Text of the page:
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Equestrain team looks forward to Nationals following incredible season

By Amisha Temal, Staff Writer

The Equestrian team will progress to Nationals on May 8 to round out their season. On April 8, the team scored second place at the Zone 2 finals in Saratoga Springs, NY. 

Athletes Kendra Moore, Tatum Cawley, Kathryn Gargiulo, Sophia Mirando, Julia Bonvino, and Anna Perlow competed and represented the team. In addition, Nicole Kravetz, Sarah Stayton, Sophia Mirando, Juliana Linger, Peyton Lafrenz, Sam Koeppel, and Bianca Tornecrantz rode. All individual riders received ribbons by the end of the day. 

The team finished their scheduled season as IHSA Zone 2 Region 4 champions. Twenty-one riders have qualified to move on to the postseason. 

The first opportunity for the team to showcase their skills this academic year was on Oct. 2, in a Horse show at St. Josephs University. The team finalized as the high-point team. The following weekends, the team was again appointed as the high point team at Stonybrook University and Molloy University. At Sagamore Hill Stables, the team competed against the prestigious NYU and Princeton teams on Oct. 30. 

The Sharks ended the show as the reserve high point team. The Fall season concluded with the team’s horse show on Nov. 13 against Hofstra University. 

The Spring semester started with a horse show held by Adelphi University on Feb. 26. The Sharks finalized as the high point team. The second show of the season was at Pratt Institute on March. 5. Once again, the team finalized as the high point team.  

Junior finance and marketing major Anna Perlow placed second in the Cacchione Cup. Throughout the year, she has been the starting rider opening fences. Sophomore fashion & merchandising major Sam Koeppel has consistently followed Perlow throughout the season in open fences.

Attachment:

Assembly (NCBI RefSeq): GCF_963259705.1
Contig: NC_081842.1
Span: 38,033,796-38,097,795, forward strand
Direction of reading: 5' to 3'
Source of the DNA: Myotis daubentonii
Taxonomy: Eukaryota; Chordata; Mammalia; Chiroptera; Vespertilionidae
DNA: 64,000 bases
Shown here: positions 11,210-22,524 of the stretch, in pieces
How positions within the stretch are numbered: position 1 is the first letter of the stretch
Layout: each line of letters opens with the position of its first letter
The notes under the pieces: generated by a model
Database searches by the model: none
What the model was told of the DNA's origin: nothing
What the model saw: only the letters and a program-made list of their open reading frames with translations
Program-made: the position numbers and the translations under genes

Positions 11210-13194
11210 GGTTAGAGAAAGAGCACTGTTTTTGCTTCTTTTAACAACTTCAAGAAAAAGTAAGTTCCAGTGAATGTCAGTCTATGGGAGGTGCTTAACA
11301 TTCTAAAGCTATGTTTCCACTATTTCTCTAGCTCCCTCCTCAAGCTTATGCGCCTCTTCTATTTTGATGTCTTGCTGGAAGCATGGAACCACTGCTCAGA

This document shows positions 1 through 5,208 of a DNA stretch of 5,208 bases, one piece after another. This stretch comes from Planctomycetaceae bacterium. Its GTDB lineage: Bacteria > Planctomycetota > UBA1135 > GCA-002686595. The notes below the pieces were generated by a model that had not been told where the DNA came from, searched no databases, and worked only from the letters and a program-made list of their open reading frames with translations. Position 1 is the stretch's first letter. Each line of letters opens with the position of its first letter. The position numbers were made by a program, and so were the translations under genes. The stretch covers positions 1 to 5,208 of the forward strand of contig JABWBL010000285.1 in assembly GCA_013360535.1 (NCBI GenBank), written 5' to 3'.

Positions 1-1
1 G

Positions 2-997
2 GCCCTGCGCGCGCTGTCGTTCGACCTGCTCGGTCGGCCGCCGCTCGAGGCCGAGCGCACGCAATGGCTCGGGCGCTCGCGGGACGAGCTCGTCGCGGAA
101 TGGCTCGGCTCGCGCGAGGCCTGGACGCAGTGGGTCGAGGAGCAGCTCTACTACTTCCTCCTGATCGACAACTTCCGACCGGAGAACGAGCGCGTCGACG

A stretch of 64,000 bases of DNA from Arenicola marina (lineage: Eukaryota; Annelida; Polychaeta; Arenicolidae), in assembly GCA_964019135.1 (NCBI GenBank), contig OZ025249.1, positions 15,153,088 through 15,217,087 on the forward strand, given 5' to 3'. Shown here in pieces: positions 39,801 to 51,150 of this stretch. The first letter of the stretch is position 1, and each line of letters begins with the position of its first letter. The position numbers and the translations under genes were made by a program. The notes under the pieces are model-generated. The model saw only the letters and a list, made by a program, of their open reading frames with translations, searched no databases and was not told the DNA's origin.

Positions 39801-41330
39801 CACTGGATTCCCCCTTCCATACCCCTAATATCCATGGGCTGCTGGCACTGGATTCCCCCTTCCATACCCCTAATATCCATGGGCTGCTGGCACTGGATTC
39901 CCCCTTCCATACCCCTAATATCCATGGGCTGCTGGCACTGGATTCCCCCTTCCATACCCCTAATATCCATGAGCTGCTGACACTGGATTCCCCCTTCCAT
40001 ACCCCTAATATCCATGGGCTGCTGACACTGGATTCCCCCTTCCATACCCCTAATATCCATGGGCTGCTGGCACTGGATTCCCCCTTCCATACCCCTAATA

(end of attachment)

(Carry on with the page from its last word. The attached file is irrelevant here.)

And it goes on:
Senior health sciences major Tara Lauther spoke on her performance in the Equestrian Team throughout this academic year. 

“The Fall 2022 and Spring 2023 season was full of growth. I learned so much from both my instructor and my peers. The most memorable part of the season was being surrounded by my friends through sleepovers, team bonding, painting together, and riding together. I am excited to take this next step in my academic career. Riding is a part of my life that I will always hold near and dear,” she said. “Graduating is bittersweet because while I am excited about this next step, I will miss seeing my teammates every day. I have made some of my closest friends through the team. My gratitude to Coach Brooke Chasin and Mackenzie for encouraging me and nourishing my skills on this team is beyond words.”

In an interview with ‘The Sports Shark Tank’ on WCWP, Junior Fashion Merchandising major Grace Cantanese spoke on the team’s preparation for tournaments and Nationals in May. 

“Every show starts out with schooling. We watch the horses being ridden by non-competitors. Then we start with jumping. That goes through all the levels of jumping,” she said. “After that, we do the flat courses. For practice, all the girls are split into lesson times. I’m a limit flat. Limit riders jump and do flats in the show. Flat courses are just ground skills.”

This year the nationals will be in Kentucky. Catanese spoke on the selection process for this tournament. 

“The amount of points you accumulate over time determines whether you go to nationals or finals. 1st place is 7 points. 2nd place is 5 points. It goes on from there. Only the select girls go to Nationals,” she said. “This year, most of the seniors are going to Kentucky with some other team members as well. It’s about 1/3 of the team. It’s similar to what we’ve done before. If anything, we would compete against a bigger class.”

With Nationals being the final stage, the Equestrian team had to practice and prepare continuously. 

“We have our practices leading up to the nationals. Our coach obviously plays a huge part in that. She is the biggest support system we have. She critiques all of us on things we wouldn’t have noticed before. She looks at things that the judges would be looking for at Nationals that aren’t looked at in the typical shows because Nationals is pretty intense,” Cantanese said.

Catanese claims that all the teams bring their own horses to each show, but it is random what horses any rider is assigned.

“We all pick out the horses we want to bring. Last year we brought around 5 or 6 horses. We all compiled them. It’s a horse draw, so you don’t know which one you’re going to get,“ she said.

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